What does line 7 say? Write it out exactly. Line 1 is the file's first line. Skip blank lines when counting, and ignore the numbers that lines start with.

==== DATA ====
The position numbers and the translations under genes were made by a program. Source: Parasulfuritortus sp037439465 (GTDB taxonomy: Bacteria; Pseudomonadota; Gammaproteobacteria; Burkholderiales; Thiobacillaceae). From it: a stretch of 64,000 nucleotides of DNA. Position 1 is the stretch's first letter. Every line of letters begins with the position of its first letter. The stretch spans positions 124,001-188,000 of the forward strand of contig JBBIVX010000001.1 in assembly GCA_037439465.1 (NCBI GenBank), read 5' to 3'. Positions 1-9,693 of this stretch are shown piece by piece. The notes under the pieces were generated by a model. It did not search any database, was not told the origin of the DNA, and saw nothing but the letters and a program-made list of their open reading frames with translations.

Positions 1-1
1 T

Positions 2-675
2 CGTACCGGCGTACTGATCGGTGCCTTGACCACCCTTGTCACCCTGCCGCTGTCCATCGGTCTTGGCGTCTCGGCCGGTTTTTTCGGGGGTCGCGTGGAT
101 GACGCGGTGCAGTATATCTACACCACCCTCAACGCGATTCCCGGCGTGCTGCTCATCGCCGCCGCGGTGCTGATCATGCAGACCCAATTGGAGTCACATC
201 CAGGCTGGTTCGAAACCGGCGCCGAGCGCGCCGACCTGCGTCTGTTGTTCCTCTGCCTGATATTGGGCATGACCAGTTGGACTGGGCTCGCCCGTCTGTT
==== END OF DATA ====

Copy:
201 CAGGCTGGTTCGAAACCGGCGCCGAGCGCGCCGACCTGCGTCTGTTGTTCCTCTGCCTGATATTGGGCATGACCAGTTGGACTGGGCTCGCCCGTCTGTT